by Richard Tarnas

It is returning, at last it is coming home to me — my own Self and those parts of it that have long been abroad and scattered among all things and accidents.
-— Nietzsche , Thus Spoke Zarathustra

cosmos_psyche.jpg The modern mind has long assumed that there are few things more categorically distant from each other than “cosmos” and “psyche.” What could be more outer than cosmos? What more inner than psyche? But today we are obliged to recognize that, of all categories, psyche and cosmos are perhaps the most consequentially intertwined the most deeply mutually implicated. Our understanding of the universe affects every aspect of our interior life from our highest spiritual convictions to the most minuscule details of our daily experience. Conversely, the deep dispositions and character of our interior life fully permeate and configure our understanding of the entire cosmos. The relation of psyche and cosmos is a mysterious marriage, one that is still unfolding at once a mutual interpenetration and a fertile tension of opposites.

It seems we have a choice. There are many possible worlds, many possible meanings, living within us in potentia, moving through us, awaiting enactment. We are not just solitary separate subjects in a meaningless universe of objects upon which we can and must impose our egocentric will. Nor are we blank slates, empty vessels, condemned to playing out passively the implacable processes of the universe — or of God — or of our environment, our genes, our race, our class, our gender, our social-linguistic community, our unconscious, our stage in evolution. Rather, we are miraculously self-reflective and autonomous yet embedded participants in a larger cosmic drama, each of us a creative nexus of action and imagination. Each is a self-responsible microcosm of the creative macrocosm, enacting a richly, complexly co-evolutionary unfolding of reality. To a crucial extent, the nature of the universe depends on us.

Yet it is no less certain that our own marvelously complex nature depends upon and is embedded in the universe. Must we not regard the interpenetration of human and cosmic nature as fundamental, radical, “all the way down”? It seems to me highly improbable that everything we identify within ourselves as specifically human — the human imagination, human spirituality, the full range of human emotions, moral aspiration, aesthetic intelligence, the discernment and creation of narrative significance and meaningful coherence, the quest for beauty, truth, and the good — suddenly appeared ex nihilo in the human being as an accidental and more or less absurd ontological singularity in the cosmos. Is not this assumption, which in one form or another still implicitly pervades most modern and postmodern thought, nothing other than the unexamined residue of the Cartesian monotheistic ego? Is it not much more plausible that human nature, in all its creative multidimensional depths and heights, emerges from the very essence of the cosmos, and that the human spirit is the spirit of the cosmos itself as inflected through us and enacted by us? Is it not more likely that the human intelligence in all its creative brilliance is ultimately the cosmos’s intelligence expressing its creative brilliance? And that the human imagination is ultimately grounded in the cosmic imagination? And, finally, that this larger spirit, intelligence, and imagination all live within and act through the self-reflective human being who serves as a unique vessel and embodiment of the cosmos — creative, unpredictable, fallible, self-transcending, unfolding the whole, integral to the whole, perhaps even essential to the whole?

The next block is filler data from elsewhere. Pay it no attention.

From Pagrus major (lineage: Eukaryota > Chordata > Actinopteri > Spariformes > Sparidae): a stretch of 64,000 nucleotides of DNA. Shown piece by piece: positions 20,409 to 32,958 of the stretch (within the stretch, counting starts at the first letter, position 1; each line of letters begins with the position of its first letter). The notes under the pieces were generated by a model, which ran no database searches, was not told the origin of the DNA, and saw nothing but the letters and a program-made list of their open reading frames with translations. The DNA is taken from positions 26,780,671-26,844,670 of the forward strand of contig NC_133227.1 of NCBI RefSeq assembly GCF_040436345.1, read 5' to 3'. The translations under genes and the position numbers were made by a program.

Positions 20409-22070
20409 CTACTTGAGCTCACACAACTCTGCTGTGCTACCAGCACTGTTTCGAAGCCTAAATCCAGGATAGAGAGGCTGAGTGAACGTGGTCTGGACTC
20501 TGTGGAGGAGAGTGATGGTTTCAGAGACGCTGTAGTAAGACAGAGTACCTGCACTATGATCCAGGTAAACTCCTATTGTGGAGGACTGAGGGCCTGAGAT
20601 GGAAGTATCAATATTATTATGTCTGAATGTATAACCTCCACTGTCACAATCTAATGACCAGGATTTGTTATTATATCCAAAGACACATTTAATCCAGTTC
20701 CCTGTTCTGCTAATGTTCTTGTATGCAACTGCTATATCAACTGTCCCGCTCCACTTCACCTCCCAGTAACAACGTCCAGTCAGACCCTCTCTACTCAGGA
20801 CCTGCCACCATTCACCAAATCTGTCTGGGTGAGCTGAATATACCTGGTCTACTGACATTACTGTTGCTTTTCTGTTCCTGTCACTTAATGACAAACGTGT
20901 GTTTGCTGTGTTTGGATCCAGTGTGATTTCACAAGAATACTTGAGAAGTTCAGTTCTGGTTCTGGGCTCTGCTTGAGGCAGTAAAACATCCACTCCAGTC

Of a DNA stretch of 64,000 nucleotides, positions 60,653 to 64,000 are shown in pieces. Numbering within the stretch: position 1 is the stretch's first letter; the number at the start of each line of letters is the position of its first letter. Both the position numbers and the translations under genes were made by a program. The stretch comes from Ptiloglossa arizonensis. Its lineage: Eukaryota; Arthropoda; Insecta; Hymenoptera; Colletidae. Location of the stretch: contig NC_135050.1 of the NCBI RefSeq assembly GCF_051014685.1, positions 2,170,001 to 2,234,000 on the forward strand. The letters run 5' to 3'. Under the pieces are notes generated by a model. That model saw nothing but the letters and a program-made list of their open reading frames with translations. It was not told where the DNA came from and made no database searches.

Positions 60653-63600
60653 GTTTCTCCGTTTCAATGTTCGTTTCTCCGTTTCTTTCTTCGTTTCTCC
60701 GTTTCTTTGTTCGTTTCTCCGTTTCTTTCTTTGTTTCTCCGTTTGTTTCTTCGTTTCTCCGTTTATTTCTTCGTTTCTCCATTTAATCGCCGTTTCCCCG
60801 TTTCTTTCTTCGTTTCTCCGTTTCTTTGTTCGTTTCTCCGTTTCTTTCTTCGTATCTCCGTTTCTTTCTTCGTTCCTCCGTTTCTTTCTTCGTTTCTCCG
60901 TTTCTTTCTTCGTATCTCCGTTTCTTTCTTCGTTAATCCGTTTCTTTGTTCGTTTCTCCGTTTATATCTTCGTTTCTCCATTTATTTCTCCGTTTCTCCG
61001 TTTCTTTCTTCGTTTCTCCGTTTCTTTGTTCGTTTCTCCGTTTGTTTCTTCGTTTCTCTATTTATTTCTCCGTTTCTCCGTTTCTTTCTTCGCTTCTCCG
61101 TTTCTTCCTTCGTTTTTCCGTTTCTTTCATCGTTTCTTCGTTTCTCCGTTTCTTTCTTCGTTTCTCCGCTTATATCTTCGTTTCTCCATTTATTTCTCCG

If so, perhaps the approach of the second suitor to the mystery of the universe will ultimately be a more fruitful and appropriate strategy than one that presumes the universe’s fundamentally meaningless and purposeless nature as the very starting point of legitimate knowledge. Let us recall those remarkable words of Sir James Frazer a century ago at the end of his twelve-volume magnum opus, The Golden Bough:

In the last analysis magic, religion, and science are nothing but theories of thought; and as science has supplanted its predecessors, so it may hereafter be itself superseded by some more perfect hypothesis. . . . Brighter stars will rise on some voyager of the future — some great Ulysses of the realms of thought — than shine on us. The dreams of magic may one day be the waking realities of science.

Yet perhaps those stars will have been there all along, hidden by the bright dawn of our modernity. And our Ulysses will be but awakening to a very ancient cosmos whose vast intelligence, beauty, and mystery we have been slowly preparing ourselves to know.

We shall not cease from exploration
And the end of all our exploring
Will be to arrive where we started
And know the place for the first time.
– T.S. Eliot
Four Quartets

From the Epilogue in Richard Tarnas’
Cosmos and Psyche: Intimations of a New World View (Viking; 2006)